I am rarely overwhelmed. Or whelmed, which supposedly means overcome and therefore to say overwhelmed is to say overovercome, according to my 12th grade English teacher, who looked like a suitcase.
But then I got pregnant and have to decide what to dress my child in after she is born and I’m feeling a new sort of panic. One would think the husband could help, but this is one area in which my incredible husband actually provides almost zero assistance, since “one of everything!” was his battle cry when we registered at Target last week.
Now, part of this I brought on myself by setting up two registries, but don’t a lot of people do that, without mental strain? Since a lot of things are seasonal or not available online, I can’t log in to each registry, see what I have chosen, and then fill in the gaps accordingly because half the items are cryptically named and have no image online. I do know that the precious Dumbo onesies we chose for the oyster are sold out online and not available in stores, so now I’m concerned that all my daughter will have to wear when she arrives is 14 different pajama sets (I haven’t put any sleep sacks on there–ahh! Ahh??) and a hooded bath towel. Plus tiny boots I picked out for her for the winter months.
Lots of websites and stores offer lists of basic baby necessities that include quantities of things like hats, onesies, long-sleeved onesies, zip onesies, short-sleeved onesies, snap onesies, white onesies, gender-specific onesies, all-weather onesies, onesie sets, and organic dye-free bamboo hand-wash onesies, all of which are considered necessities. Even the simpler lists, the ones that say “6 short-sleeved onesies” and “4 long-sleeved onesies” get inside my head because what if I pick out the basics then add too many onesies of the same kind to the other registry? I put the same little colored toy links on both registries already and I did that on purpose. If people see that I have chosen 1,008 onesies of different sizes and shapes between two registries before the baby is even born and they think I did that on purpose, they’re going to put me on reality TV. Waah.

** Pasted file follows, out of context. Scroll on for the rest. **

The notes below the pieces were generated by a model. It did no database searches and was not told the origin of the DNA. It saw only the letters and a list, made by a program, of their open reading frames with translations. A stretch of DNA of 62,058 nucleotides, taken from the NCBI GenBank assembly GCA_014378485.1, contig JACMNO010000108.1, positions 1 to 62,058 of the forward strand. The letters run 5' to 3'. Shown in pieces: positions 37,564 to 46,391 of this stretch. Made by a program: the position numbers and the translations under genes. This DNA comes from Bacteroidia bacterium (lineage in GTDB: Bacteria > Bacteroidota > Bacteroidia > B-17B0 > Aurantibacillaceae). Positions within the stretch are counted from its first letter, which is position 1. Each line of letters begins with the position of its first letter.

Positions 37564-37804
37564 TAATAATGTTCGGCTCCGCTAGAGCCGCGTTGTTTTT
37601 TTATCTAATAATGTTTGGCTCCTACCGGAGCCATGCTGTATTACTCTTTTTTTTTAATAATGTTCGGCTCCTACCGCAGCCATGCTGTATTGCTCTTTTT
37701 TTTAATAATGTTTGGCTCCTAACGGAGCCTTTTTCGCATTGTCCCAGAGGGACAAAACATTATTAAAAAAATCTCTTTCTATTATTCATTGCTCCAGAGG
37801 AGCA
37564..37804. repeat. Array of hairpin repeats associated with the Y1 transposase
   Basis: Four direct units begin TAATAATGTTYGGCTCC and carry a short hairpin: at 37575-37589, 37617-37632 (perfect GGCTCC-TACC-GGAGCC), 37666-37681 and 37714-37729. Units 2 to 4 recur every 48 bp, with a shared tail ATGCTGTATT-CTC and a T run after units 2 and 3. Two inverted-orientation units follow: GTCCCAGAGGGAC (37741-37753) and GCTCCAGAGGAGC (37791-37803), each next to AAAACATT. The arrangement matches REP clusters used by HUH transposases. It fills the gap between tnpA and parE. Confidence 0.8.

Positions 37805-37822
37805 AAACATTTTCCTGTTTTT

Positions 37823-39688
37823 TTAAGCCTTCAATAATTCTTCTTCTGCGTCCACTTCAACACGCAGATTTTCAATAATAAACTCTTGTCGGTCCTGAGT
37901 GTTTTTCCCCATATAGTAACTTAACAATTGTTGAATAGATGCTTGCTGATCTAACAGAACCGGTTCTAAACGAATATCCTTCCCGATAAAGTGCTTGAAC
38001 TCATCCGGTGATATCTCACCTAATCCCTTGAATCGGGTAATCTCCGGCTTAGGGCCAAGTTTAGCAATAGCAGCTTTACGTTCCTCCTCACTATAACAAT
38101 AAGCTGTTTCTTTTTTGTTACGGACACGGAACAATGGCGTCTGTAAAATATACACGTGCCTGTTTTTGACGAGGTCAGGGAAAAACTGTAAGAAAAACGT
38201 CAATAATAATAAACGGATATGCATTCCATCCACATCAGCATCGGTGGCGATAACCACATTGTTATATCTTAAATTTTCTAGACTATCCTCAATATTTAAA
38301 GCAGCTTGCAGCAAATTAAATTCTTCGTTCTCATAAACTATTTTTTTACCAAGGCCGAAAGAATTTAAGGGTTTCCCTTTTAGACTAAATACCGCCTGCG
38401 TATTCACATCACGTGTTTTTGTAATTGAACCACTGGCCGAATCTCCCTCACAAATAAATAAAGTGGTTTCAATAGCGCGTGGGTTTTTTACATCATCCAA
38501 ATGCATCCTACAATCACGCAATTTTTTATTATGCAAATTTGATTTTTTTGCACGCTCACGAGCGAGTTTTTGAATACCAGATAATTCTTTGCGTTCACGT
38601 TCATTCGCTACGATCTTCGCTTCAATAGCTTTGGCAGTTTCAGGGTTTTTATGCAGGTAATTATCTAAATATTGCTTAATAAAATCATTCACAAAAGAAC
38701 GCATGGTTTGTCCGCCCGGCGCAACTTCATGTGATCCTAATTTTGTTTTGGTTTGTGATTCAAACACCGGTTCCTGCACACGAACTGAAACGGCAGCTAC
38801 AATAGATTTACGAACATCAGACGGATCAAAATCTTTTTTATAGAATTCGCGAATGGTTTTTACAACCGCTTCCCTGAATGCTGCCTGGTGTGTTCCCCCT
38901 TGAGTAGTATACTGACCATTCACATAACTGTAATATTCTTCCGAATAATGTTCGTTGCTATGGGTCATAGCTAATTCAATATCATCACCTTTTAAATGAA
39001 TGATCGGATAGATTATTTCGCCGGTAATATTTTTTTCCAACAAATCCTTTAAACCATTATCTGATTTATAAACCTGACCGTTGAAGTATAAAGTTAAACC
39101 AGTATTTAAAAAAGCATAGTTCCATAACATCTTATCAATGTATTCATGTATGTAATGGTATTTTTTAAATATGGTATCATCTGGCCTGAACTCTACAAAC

Then again, what if I end up only choosing the onesies that are seasonal/temporary and then everything is sold out by the time any buying happens? Do I add more than we need and leave room for things to go out of stock?
Yesterday I realized and pointed out to the husband that our daughter has no pants or socks. I feel that both of these articles are vital to the proper dressing and care of a child, but what kind should I even pick for her? Cute tiny jeans, or will those squeeze her belly? What if I pick out a bunch of 3 month-sized stretchy pants and she’s a 12 lb baby, ready to wear 6 month clothing after we bring her home? And do babies need coats?
Maybe I’m over thinking it, but I don’t want people to misconstrue a huge registry as a manic grab for all things baby. As a result, the oyster will probably have small registries consisting of a humidifier shaped like an elephant, tiny boots, and the hooded bath towel. If there’s way to let all registry viewers know that I have no idea what we need and only a few ideas of what we don’t need, that would be ideal and would look something like this:
“Thank you for viewing the little oyster’s registry! She is a girl who will love all bright colors and animals. And books, of course. We’re not sure what she will need for clothing once she’s born, so if you have kids of your own, please use your own experience as a guide. If heartburn indicates a baby with hair, we’ll be delivering a sasquatch in September, so clothes might be optional after all. Again, books are always a good idea. And so is wine. We could all benefit from some of that right about now.”
Sheesh. I like to think I have more control than this.